Forum for Science, Industry and Business

Sponsored by:     3M 
Search our Site:

 

Space science joins battle against cancer

19.11.2003


Darwin’s six telescopes, a central view-combining spacecraft, and communication satellite (shown bottom left).
Credits: ESA 2002. Illustration by Medialab.


Ground-breaking techniques which will be used to find tiny planets orbiting stars outside our Solar System are already being developed to help scientists detect cells in the early stages of cancer.

The enormous amount of light emitted by a star makes it extremely difficult to spot a planet in orbit around it. By using a technique that combines signals from two or more telescopes, ESA astronomers are able to create an artificial solar eclipse, ‘neutralising’ the effects of the bright starlight so that the fainter light from a planet can be detected.

European space scientists have now developed the technique even further so that they can even study the atmospheres of such planets.


ESA’s Darwin mission, which will study up to 1000 nearby stars, will be one of the first to use this technique to take us a step further towards answering the question ’Are we alone in the Universe?’

But scientists in the Netherlands are excited about another application for this revolutionary technique. The national research organisation TNO/TPD has developed this imaging technology for medical use.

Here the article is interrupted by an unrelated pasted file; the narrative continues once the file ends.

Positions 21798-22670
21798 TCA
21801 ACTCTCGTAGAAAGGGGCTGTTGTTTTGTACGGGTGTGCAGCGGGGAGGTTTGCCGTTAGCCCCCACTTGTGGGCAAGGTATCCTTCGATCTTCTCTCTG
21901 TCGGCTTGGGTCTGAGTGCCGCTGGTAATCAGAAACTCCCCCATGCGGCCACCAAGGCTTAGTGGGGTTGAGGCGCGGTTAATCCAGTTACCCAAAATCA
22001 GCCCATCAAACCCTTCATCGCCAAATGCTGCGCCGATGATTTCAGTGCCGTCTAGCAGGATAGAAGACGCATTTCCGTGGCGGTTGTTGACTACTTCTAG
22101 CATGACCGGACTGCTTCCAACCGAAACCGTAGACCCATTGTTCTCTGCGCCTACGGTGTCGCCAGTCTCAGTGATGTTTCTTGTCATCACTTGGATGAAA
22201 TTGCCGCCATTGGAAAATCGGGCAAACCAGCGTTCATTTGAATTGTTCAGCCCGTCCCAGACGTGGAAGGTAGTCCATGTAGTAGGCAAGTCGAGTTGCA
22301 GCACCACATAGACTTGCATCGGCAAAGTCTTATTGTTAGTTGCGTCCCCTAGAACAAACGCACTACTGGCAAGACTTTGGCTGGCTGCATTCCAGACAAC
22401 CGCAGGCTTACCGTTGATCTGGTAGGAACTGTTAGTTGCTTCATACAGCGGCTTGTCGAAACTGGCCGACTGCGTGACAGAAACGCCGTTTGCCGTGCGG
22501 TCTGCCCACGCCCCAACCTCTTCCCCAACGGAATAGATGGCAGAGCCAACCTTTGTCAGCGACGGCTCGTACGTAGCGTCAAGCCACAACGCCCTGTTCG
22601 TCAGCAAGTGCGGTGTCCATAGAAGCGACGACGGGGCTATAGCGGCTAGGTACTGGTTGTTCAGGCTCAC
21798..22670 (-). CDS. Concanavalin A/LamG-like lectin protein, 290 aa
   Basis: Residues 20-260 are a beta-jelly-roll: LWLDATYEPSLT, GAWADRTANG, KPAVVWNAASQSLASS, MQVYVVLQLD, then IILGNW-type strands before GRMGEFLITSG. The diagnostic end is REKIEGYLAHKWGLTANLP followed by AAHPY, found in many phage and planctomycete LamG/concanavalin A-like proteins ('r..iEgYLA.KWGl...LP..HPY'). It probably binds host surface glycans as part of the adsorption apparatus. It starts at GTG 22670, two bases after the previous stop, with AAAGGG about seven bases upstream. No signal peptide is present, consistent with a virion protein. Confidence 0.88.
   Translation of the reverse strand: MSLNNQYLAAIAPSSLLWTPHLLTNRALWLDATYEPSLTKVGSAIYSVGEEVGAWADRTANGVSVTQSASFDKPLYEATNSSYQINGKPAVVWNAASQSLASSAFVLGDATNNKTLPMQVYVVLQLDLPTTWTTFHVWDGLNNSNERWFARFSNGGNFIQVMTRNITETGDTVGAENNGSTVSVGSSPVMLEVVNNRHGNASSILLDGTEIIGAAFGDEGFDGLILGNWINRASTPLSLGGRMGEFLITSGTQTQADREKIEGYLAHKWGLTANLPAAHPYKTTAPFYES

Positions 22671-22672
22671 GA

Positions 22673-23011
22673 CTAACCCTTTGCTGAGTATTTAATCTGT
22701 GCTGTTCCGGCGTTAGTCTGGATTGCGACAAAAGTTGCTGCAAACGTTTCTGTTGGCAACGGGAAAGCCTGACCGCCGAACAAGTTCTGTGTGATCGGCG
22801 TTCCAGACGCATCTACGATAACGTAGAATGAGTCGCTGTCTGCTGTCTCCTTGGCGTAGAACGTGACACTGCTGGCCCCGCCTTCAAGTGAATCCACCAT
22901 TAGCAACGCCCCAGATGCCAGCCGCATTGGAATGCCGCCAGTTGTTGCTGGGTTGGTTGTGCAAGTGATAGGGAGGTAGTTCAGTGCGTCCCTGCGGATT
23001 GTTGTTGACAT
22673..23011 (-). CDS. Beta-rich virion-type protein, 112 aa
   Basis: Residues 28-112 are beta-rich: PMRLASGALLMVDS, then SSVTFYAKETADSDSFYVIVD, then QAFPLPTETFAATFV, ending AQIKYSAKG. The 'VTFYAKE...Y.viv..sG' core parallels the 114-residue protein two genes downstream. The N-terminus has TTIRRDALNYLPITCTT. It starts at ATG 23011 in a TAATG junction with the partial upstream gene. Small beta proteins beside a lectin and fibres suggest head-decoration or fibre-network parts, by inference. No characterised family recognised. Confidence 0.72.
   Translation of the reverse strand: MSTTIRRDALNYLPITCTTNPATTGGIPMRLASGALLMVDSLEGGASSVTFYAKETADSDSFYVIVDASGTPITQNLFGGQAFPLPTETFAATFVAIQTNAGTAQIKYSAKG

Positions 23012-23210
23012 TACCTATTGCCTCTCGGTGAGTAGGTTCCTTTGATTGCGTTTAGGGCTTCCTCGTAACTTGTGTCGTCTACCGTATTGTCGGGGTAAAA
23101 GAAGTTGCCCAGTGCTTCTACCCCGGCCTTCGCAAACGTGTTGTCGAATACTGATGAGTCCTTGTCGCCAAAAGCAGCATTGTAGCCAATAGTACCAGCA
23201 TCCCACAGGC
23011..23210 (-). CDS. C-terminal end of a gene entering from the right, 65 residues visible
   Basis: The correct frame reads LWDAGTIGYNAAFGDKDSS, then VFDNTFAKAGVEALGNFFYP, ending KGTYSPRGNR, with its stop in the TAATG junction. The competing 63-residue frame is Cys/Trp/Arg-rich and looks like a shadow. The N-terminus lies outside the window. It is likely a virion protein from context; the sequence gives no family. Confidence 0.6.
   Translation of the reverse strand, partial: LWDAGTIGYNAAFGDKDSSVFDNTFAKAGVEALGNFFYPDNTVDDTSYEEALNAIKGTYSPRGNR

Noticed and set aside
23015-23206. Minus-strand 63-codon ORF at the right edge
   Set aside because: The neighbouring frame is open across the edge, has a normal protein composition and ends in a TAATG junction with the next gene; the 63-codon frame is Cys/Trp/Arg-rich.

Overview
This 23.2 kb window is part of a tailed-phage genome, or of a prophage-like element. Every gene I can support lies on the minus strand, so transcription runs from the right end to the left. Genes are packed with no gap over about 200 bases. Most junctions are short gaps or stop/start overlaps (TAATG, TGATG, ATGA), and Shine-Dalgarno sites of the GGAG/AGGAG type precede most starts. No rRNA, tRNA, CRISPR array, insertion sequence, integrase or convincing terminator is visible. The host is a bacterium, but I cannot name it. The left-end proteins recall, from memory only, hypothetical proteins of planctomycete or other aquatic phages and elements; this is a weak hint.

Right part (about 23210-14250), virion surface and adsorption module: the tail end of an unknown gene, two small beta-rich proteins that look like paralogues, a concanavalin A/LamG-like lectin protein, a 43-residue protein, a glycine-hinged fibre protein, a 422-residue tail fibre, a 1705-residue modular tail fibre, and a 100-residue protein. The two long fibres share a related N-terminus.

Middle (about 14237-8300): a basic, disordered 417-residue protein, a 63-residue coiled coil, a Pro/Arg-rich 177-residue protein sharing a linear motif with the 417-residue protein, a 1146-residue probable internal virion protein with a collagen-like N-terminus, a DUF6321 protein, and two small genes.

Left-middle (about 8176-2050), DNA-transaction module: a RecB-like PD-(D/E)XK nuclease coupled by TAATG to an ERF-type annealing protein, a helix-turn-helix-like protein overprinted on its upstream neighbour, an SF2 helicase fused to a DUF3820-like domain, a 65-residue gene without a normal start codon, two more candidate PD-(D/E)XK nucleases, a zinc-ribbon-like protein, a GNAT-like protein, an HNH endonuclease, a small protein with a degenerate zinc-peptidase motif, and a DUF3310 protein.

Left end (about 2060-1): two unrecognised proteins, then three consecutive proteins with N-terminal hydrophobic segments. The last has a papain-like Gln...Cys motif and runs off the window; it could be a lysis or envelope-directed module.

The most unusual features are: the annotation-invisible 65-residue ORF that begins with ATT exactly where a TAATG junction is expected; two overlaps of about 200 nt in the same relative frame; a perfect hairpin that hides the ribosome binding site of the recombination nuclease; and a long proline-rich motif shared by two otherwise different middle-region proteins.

Using this technique, scientists can now obtain images of skin or tissue that are of much higher resolution than currently available. The technique is already being used to study changes in blood vessels and the retina, but it could be used as an early detection method for cancerous growths.

This will not be the first time that space technology has been used in the fight against cancer. A computer program originally developed by European scientists to find the sources of X-rays in deep space has been modified to produce a computer-aided early recognition system for skin melanomas.

The original software was used to block out background ‘noise’ in signals coming from space in order to detect weaker signals emitted from the remnants of supernova explosions.

Here on Earth, a sample of the surface of skin can be scanned and then magnified 10 times. The computer program then picks out the tiniest variations in colour, allowing doctors to see much more clearly whether there are any irregularities in cell growth, associated with malignant melanomas.

Guido De Marchi | ESA
Further information:
http://www.esa.int/export/esaSC/SEMN27XLDMD_index_0.html

More articles from Health and Medicine:

nachricht A promising target for kidney fibrosis
21.04.2017 | Brigham and Women's Hospital

nachricht Stem cell transplants: activating signal paths may protect from graft-versus-host disease
20.04.2017 | Technische Universität München

All articles from Health and Medicine >>>

The most recent press releases about innovation >>>

Die letzten 5 Focus-News des innovations-reports im Überblick:

Im Focus: Making lightweight construction suitable for series production

More and more automobile companies are focusing on body parts made of carbon fiber reinforced plastics (CFRP). However, manufacturing and repair costs must be further reduced in order to make CFRP more economical in use. Together with the Volkswagen AG and five other partners in the project HolQueSt 3D, the Laser Zentrum Hannover e.V. (LZH) has developed laser processes for the automatic trimming, drilling and repair of three-dimensional components.